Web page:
Another thing the Jesuits are known for worldwide are their retreats. From its early development, the Society of Jesus has stressed the importance of meditation and silence in order to speak with God and hear what He is calling you to do in your life.
The Spiritual Exercises is a text based on the teachings of St. Ignatius, and much of the exercises employed in this historical text are used today to guide individuals through the Ignatian retreat experience. While the original Spirtual exercises are meant to take a full 30 days, there are many opportunities at Jesuit colleges and universities to experience this powerful prayer experience over a weekend.
Aside from access to Catholic Mass services on campus, the retreats that take place on a Jesuit college or university campus is a positive aspect of student life. Whether or not a student chooses to be heavily involved or not, the strong faith of the Jesuits will permeate life at these colleges and universities.
St. Ignatius taught a culture of service to others - wanted his Jesuits to be "men for others," which is why a Jesuit education will have a strong focus on social justice. Just as Christ lived his life for others, so too did St. Ignatius and that became the basis of the Society of Jesus. Ignatius even asked Jesuits who were in training to spend part of their time doing work in hospitals, doing menial work, in order to learn humility and service to others.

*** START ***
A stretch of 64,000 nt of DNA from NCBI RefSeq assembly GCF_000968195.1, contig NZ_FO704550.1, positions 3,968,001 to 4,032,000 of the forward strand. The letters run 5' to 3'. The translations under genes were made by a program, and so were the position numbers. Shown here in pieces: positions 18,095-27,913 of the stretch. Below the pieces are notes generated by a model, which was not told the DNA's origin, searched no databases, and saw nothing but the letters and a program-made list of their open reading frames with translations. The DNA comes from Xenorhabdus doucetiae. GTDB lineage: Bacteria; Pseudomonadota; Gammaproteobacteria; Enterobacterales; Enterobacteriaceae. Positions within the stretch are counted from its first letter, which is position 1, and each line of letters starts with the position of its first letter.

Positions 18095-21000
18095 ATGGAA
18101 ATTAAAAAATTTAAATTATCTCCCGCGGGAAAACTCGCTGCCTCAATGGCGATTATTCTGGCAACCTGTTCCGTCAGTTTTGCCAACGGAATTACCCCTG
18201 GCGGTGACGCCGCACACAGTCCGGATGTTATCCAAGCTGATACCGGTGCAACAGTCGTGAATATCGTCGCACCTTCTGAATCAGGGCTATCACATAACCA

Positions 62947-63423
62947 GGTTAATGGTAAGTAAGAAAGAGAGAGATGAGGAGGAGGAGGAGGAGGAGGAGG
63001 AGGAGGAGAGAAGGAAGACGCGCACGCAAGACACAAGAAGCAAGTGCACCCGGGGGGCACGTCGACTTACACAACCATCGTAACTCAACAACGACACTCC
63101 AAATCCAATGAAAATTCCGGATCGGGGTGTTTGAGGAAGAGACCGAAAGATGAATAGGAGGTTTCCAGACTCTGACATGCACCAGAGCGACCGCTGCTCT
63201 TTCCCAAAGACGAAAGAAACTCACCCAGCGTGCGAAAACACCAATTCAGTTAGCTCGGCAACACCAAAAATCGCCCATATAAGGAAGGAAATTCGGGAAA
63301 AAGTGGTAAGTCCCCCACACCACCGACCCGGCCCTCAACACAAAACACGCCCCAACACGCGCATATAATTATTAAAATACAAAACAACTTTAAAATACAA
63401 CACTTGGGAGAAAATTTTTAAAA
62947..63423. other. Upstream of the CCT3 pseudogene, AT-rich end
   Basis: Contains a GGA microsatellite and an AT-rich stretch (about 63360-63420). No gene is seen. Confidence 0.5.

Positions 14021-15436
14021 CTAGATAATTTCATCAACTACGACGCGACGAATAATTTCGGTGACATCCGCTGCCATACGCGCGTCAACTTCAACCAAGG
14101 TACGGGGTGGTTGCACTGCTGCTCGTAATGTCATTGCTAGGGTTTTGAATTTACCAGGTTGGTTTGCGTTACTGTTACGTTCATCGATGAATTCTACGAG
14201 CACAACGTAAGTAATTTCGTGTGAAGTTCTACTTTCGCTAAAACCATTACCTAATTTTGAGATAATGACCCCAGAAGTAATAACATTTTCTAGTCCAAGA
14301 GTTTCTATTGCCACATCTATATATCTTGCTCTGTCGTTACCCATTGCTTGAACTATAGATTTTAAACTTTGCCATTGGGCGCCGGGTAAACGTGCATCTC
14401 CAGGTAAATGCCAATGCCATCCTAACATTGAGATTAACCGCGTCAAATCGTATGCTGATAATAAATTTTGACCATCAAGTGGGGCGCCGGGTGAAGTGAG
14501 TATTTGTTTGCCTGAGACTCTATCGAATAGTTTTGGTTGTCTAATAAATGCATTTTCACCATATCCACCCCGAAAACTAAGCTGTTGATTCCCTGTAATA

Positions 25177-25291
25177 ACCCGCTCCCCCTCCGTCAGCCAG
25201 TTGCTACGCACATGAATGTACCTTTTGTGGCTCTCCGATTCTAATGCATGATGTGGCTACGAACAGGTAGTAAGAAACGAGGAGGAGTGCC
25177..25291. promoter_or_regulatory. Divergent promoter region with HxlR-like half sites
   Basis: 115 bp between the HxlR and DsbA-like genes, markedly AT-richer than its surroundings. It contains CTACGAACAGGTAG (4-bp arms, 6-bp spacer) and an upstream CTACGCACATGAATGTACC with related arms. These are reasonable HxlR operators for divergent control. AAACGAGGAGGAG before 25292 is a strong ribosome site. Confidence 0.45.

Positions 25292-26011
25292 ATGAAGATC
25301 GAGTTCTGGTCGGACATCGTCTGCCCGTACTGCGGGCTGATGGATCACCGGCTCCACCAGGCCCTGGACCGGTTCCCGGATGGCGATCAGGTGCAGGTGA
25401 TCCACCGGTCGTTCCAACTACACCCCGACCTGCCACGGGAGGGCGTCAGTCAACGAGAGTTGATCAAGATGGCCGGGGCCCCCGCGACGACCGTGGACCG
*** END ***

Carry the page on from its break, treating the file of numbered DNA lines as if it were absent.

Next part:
Today, that culture of service lives on in every Jesuit institution: high school, college or university. There are a plethora of opportunities for community service and each campus in truly a part of the surrounding neighborhoods where they are located. A student learns that his or her talents shouldn't be limited to making as much money as possible, but to making a true difference in the world, just as Jesus did with his life.
Famous Jesuit Alumni
Alumni from Jesuit colleges and universities are CEOs of major companies, elected officials (even a President!), owners of sports teams, mathematicians and physicists, just to name a few. Here are some notable alumni:
Alan Alda, actor, Fordham University
Jack Bree, former CEO of Sherwin-Williams, John Carroll University
Tom Benson, owner of the New Orleans Saints, Loyola New Orleans
William Casey, former director of the CIA, Fordham University
Hon. Bill Clinton, President of the United States, Georgetown University
Sandra Cisneros, author, Loyola University Chicago
Chris Farley, actor, Marquette University
Mary Higgins Clark, author, Fordham University
Vince Lombardi, Hall of Fame NFL coach, Fordham University
Alonzo Mourning, NBA star, Georgetown University
Kathleen Murphy, CEO of ING Management, Fairfield University
Tim Russert, politician and anchorman, John Carroll University
John Stockton, NBA star, Gonzaga University
Clarence Thomas, Supreme Court Justice, College of the Holy Cross
Denzel Washington, actor, Fordham University
List of Jesuit Colleges and Universities
There are 28 Jesuit colleges and universities throughout the country - no matter where you want to live, what you want to major in or where you want to study abroad, there is something for everyone at these institutions.